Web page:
London is to spend £4.5 million by the end of 2018 to double the number of on-street electric vehicle charging points to around 1,500. The 25 of the capital’s 32 boroughs will each receive up to £300,000 of government cash to install the standard charging points, which take between four and eight hours to charge a family car, in residential areas.
IKEA are planning to sell solar storage batteries provided by Solarcentury, the UK’s biggest solar supplier, and says its solar and battery offerings will start from £3,000, depending on location, type of building, and ease of installation. IKEA and Solarcentury say users could save up to £560 per year, in part because the average home with solar sells its surplus energy back to the National Grid at a loss. IKEA also estimates the average time to pay off the investment will be 12 years.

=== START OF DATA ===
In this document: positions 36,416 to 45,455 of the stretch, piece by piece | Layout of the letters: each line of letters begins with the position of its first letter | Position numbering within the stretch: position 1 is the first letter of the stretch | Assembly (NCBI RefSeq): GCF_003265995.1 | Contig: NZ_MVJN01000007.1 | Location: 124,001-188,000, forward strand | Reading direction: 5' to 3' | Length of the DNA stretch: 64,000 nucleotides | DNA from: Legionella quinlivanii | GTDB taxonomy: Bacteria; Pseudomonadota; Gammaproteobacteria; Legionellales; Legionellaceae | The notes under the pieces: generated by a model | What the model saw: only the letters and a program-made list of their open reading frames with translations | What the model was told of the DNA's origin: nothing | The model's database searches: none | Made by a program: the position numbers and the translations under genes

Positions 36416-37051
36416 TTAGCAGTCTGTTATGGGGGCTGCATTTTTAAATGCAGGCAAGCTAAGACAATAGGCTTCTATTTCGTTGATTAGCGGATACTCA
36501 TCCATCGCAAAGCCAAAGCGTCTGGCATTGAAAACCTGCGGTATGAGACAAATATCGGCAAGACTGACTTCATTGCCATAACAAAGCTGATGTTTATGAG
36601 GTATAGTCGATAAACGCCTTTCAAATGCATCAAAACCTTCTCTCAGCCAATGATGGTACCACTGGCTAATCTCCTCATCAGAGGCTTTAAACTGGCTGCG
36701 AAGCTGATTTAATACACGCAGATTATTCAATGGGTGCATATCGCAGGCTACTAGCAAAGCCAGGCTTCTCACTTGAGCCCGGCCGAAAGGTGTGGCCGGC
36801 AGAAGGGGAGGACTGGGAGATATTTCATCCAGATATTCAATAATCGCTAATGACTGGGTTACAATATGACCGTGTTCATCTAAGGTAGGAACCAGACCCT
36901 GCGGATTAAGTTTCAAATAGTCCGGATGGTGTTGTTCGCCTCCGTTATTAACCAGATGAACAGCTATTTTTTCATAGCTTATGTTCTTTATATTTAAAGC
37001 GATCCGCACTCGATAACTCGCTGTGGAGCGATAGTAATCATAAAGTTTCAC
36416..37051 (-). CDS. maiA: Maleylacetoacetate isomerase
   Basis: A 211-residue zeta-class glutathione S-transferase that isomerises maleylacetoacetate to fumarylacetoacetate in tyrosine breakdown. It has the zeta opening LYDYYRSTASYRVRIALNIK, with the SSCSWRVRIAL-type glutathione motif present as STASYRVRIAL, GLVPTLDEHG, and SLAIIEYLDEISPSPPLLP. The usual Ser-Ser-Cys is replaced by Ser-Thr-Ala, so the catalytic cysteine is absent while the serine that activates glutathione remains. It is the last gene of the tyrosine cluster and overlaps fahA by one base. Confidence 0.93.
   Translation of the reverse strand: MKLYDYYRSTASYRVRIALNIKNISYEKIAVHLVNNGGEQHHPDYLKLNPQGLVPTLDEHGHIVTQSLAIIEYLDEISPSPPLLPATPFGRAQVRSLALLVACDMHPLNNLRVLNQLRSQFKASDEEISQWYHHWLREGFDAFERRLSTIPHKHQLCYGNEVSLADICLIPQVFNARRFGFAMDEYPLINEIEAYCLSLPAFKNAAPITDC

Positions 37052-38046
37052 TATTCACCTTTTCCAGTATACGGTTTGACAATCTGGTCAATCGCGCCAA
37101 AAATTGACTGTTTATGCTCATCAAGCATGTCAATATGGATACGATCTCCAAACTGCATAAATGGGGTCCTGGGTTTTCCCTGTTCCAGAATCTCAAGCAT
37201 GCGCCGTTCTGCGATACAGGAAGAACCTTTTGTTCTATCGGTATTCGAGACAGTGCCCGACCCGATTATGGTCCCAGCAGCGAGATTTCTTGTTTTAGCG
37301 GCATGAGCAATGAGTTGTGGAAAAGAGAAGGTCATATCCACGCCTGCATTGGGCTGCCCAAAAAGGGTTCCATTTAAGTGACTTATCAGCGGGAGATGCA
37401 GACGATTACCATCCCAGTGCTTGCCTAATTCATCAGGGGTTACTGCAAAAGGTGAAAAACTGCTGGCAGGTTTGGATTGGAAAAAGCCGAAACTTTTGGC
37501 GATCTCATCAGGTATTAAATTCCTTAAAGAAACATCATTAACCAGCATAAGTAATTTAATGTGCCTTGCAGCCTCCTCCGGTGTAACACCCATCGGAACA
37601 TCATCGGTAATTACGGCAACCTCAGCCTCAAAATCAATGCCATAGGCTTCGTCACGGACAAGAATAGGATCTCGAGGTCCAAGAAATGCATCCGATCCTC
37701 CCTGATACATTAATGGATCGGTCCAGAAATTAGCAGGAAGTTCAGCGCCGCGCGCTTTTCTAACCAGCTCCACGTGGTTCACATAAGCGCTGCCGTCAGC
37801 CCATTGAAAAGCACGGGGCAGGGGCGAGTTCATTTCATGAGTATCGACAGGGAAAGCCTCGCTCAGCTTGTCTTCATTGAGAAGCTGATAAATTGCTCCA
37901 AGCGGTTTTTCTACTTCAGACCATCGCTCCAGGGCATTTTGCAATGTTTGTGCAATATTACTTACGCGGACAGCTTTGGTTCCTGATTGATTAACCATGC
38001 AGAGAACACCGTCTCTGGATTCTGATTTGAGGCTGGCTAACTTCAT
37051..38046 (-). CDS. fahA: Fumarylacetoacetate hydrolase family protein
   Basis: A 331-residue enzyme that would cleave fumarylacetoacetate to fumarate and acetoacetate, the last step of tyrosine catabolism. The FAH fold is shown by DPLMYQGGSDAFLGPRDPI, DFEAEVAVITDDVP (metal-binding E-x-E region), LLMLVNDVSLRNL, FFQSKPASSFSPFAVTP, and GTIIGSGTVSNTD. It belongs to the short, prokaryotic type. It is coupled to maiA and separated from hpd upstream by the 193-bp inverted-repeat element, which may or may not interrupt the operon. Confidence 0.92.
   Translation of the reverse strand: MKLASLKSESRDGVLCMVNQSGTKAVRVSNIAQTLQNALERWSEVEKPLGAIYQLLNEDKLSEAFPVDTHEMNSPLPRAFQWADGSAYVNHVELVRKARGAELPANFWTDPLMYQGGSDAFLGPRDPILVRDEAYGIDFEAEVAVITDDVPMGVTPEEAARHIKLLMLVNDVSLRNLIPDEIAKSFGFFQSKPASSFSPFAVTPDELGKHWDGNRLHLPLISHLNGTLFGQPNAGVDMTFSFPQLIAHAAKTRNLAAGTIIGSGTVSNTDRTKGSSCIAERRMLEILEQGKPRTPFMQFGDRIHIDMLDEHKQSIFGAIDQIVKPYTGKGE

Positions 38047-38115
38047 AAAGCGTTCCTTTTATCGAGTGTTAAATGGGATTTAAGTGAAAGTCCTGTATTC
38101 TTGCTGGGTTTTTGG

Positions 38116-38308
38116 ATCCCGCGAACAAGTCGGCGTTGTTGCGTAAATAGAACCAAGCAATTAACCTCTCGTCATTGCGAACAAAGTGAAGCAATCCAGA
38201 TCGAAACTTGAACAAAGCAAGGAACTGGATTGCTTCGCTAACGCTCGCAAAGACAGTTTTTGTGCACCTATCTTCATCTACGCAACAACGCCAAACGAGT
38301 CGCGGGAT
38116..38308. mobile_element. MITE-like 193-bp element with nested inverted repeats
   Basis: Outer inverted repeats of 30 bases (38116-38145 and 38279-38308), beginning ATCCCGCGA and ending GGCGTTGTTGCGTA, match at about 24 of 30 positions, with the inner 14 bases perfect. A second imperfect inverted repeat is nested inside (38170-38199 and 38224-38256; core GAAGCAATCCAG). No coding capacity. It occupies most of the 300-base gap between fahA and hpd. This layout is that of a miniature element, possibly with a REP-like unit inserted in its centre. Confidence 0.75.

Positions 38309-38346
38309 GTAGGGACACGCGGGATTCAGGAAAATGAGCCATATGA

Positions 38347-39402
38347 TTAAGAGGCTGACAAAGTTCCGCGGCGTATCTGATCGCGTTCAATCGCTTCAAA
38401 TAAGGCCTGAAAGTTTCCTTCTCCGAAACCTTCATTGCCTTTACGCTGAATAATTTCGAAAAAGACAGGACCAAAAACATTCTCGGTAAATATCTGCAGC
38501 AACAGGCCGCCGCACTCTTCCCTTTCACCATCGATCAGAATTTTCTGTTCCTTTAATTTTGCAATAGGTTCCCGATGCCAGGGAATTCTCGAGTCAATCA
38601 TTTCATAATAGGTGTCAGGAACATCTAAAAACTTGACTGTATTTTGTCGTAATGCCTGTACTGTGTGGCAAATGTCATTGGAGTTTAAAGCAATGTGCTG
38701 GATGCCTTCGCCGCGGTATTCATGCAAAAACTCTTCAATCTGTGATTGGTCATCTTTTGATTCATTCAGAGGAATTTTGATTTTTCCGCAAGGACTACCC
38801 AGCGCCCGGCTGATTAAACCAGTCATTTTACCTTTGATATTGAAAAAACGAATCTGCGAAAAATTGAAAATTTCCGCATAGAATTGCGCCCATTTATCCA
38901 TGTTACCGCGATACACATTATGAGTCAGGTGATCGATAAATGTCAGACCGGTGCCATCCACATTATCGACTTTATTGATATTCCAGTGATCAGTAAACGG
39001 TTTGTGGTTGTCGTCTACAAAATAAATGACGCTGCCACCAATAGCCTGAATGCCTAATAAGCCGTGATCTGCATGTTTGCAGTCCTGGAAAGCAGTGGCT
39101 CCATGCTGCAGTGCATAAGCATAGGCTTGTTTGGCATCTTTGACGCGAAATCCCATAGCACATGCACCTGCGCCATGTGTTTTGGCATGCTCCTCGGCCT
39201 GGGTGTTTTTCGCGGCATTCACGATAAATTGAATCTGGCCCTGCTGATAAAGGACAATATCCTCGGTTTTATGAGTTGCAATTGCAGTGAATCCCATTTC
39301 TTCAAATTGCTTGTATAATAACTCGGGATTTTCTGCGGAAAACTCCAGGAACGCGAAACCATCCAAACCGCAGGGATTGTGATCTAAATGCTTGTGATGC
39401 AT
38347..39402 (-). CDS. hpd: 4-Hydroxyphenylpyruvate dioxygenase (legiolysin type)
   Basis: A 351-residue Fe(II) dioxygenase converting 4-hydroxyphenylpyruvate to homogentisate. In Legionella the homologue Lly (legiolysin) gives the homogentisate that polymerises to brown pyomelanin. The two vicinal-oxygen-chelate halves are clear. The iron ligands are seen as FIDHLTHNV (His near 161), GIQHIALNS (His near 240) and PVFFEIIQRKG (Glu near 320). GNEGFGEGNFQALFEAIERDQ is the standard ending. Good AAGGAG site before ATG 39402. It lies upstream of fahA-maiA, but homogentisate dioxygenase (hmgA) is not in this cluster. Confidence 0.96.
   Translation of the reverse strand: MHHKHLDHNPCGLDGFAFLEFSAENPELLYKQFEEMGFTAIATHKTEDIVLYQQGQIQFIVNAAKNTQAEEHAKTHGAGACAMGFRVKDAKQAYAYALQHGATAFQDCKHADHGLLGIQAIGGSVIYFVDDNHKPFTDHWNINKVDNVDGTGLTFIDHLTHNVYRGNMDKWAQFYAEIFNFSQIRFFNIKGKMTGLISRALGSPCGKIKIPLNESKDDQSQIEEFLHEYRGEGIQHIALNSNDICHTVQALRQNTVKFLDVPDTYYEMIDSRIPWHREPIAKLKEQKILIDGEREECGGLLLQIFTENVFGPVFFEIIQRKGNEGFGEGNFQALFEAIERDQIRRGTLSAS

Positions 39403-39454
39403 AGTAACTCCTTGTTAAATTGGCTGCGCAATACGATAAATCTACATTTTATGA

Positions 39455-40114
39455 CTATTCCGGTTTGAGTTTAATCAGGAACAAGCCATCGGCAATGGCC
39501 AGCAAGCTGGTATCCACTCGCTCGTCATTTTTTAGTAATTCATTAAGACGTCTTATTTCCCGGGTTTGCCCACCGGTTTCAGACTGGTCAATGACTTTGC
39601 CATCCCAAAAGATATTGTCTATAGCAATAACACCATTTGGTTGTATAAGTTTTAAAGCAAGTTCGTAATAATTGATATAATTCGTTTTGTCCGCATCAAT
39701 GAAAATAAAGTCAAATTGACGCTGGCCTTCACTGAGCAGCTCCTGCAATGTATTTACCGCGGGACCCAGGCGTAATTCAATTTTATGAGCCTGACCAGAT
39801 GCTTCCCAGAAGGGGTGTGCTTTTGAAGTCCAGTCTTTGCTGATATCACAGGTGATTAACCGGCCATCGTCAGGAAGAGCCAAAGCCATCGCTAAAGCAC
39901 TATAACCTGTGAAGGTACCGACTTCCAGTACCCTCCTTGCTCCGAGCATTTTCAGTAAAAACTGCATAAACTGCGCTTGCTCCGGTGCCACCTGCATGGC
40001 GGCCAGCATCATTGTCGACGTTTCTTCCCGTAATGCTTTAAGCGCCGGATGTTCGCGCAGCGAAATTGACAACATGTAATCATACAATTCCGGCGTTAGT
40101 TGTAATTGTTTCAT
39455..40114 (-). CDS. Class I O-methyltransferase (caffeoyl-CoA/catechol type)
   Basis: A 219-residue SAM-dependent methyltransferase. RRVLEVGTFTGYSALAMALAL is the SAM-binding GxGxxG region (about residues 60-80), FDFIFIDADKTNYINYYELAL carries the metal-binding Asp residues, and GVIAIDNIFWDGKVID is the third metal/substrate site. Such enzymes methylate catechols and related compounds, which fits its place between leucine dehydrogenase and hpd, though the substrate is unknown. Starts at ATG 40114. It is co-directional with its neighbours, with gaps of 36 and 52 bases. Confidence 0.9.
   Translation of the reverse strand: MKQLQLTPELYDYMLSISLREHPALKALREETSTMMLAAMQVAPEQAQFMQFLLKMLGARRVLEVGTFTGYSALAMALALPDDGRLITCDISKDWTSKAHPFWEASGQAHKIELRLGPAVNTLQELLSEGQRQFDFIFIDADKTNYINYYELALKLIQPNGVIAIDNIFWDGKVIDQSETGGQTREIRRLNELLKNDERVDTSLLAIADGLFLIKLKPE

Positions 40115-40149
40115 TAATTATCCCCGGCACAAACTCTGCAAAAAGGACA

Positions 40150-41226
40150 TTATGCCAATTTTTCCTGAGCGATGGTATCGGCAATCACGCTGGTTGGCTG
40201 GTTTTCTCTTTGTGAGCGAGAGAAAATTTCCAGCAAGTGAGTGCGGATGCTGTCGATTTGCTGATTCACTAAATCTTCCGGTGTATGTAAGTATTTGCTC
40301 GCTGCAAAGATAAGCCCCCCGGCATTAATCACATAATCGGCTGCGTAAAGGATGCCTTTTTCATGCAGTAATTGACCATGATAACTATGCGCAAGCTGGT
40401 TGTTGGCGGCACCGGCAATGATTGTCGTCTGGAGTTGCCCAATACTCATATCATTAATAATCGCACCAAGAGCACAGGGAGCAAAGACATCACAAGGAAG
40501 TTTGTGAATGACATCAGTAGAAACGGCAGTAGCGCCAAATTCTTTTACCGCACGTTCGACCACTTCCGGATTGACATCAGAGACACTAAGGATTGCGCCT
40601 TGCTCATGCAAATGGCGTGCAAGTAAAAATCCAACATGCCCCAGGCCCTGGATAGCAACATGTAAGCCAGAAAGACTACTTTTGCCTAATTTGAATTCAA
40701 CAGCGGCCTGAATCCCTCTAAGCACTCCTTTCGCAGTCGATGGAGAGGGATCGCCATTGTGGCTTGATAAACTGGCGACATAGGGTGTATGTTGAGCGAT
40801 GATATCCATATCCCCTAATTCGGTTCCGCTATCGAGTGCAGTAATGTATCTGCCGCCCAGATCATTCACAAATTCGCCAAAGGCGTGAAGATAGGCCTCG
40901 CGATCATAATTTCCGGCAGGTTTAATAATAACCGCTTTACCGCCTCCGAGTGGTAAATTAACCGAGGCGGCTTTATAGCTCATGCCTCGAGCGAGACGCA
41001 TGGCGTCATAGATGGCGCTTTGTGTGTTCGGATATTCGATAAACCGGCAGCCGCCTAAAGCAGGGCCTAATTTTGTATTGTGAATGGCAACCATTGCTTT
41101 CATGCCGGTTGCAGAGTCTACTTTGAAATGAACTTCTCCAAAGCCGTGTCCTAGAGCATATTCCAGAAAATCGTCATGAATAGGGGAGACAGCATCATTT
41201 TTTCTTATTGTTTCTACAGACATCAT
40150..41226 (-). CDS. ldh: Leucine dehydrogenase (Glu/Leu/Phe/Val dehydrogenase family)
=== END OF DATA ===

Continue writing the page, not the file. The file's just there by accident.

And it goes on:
The broadband gap in Llanarth, in rural Monmouthshire, is set to be plugged by TV broadcast frequencies left over from the digital switchover. Domain name registry firm Nominet is partnering with telecoms firm Broadway Partners to roll out the scheme, which will see TV white space used to send a high-speed broadband signal from a standard mast. White space uses the spare spectrum in the UHF band, no longer needed for television broadcasts following the digital switchover. Llanarth is the second community to take part in the scheme, which is already up and running on the Isle of Arran in Scotland.
There is only a 5% chance that the Earth will avoid warming by at least 2C come the end of the century, according to new research. According to this, global trends in the economy, emissions and population growth make it extremely unlikely that the planet will remain below the 2°C threshold set out in the Paris climate agreement in 2015. This target is barely plausible, the new research finds, with just a 1% chance that temperatures will rise by less than 1.5°C.
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